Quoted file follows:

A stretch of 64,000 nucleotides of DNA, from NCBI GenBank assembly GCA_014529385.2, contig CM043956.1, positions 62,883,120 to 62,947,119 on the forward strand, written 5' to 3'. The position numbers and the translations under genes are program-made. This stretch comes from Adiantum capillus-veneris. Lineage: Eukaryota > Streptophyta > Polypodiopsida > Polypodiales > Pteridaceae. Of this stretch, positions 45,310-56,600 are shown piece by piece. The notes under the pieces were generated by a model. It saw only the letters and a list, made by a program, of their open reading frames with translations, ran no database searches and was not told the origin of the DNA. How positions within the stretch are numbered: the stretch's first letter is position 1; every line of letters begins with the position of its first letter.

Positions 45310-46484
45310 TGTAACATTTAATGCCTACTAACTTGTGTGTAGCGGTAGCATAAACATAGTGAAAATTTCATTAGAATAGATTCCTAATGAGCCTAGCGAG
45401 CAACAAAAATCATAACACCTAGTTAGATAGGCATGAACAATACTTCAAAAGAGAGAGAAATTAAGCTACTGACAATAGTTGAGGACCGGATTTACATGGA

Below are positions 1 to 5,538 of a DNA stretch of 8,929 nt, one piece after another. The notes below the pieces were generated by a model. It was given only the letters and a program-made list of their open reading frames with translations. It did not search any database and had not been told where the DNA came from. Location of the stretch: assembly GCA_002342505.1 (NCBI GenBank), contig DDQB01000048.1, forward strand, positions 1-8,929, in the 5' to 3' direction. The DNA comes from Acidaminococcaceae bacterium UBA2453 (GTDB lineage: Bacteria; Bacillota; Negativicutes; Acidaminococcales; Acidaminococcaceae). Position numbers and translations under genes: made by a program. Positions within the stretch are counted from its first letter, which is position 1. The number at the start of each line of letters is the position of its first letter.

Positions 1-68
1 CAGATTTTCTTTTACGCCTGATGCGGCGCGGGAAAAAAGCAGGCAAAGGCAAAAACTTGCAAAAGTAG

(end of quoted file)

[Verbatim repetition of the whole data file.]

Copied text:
A stretch of 64,000 nucleotides of DNA, from NCBI GenBank assembly GCA_014529385.2, contig CM043956.1, positions 62,883,120 to 62,947,119 on the forward strand, written 5' to 3'. The position numbers and the translations under genes are program-made. This stretch comes from Adiantum capillus-veneris. Lineage: Eukaryota > Streptophyta > Polypodiopsida > Polypodiales > Pteridaceae. Of this stretch, positions 45,310-56,600 are shown piece by piece. The notes under the pieces were generated by a model. It saw only the letters and a list, made by a program, of their open reading frames with translations, ran no database searches and was not told the origin of the DNA. How positions within the stretch are numbered: the stretch's first letter is position 1; every line of letters begins with the position of its first letter.

Positions 45310-46484
45310 TGTAACATTTAATGCCTACTAACTTGTGTGTAGCGGTAGCATAAACATAGTGAAAATTTCATTAGAATAGATTCCTAATGAGCCTAGCGAG
45401 CAACAAAAATCATAACACCTAGTTAGATAGGCATGAACAATACTTCAAAAGAGAGAGAAATTAAGCTACTGACAATAGTTGAGGACCGGATTTACATGGA

Below are positions 1 to 5,538 of a DNA stretch of 8,929 nt, one piece after another. The notes below the pieces were generated by a model. It was given only the letters and a program-made list of their open reading frames with translations. It did not search any database and had not been told where the DNA came from. Location of the stretch: assembly GCA_002342505.1 (NCBI GenBank), contig DDQB01000048.1, forward strand, positions 1-8,929, in the 5' to 3' direction. The DNA comes from Acidaminococcaceae bacterium UBA2453 (GTDB lineage: Bacteria; Bacillota; Negativicutes; Acidaminococcales; Acidaminococcaceae). Position numbers and translations under genes: made by a program. Positions within the stretch are counted from its first letter, which is position 1. The number at the start of each line of letters is the position of its first letter.

Positions 1-68
1 CAGATTTTCTTTTACGCCTGATGCGGCGCGGGAAAAAAGCAGGCAAAGGCAAAAACTTGCAAAAGTAG